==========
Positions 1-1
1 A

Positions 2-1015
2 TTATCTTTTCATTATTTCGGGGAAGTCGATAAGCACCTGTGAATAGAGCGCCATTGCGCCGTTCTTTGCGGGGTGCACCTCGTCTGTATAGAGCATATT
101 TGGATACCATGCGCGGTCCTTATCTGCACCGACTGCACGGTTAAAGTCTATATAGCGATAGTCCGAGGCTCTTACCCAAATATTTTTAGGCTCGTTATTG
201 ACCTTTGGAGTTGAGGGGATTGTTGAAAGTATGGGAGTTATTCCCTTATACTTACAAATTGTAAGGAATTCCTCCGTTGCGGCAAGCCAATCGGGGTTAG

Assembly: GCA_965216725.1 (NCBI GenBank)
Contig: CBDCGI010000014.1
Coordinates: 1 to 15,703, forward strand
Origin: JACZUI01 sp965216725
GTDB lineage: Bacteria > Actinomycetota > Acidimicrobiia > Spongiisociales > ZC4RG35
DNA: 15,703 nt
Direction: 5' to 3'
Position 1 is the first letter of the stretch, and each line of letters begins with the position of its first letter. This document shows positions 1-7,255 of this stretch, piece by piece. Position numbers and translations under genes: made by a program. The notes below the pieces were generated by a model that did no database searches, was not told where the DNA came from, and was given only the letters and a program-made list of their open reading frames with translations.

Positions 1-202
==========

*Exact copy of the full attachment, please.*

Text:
Positions 1-1
1 A

Positions 2-1015
2 TTATCTTTTCATTATTTCGGGGAAGTCGATAAGCACCTGTGAATAGAGCGCCATTGCGCCGTTCTTTGCGGGGTGCACCTCGTCTGTATAGAGCATATT
101 TGGATACCATGCGCGGTCCTTATCTGCACCGACTGCACGGTTAAAGTCTATATAGCGATAGTCCGAGGCTCTTACCCAAATATTTTTAGGCTCGTTATTG
201 ACCTTTGGAGTTGAGGGGATTGTTGAAAGTATGGGAGTTATTCCCTTATACTTACAAATTGTAAGGAATTCCTCCGTTGCGGCAAGCCAATCGGGGTTAG

Assembly: GCA_965216725.1 (NCBI GenBank)
Contig: CBDCGI010000014.1
Coordinates: 1 to 15,703, forward strand
Origin: JACZUI01 sp965216725
GTDB lineage: Bacteria > Actinomycetota > Acidimicrobiia > Spongiisociales > ZC4RG35
DNA: 15,703 nt
Direction: 5' to 3'
Position 1 is the first letter of the stretch, and each line of letters begins with the position of its first letter. This document shows positions 1-7,255 of this stretch, piece by piece. Position numbers and translations under genes: made by a program. The notes below the pieces were generated by a model that did no database searches, was not told where the DNA came from, and was given only the letters and a program-made list of their open reading frames with translations.

Positions 1-202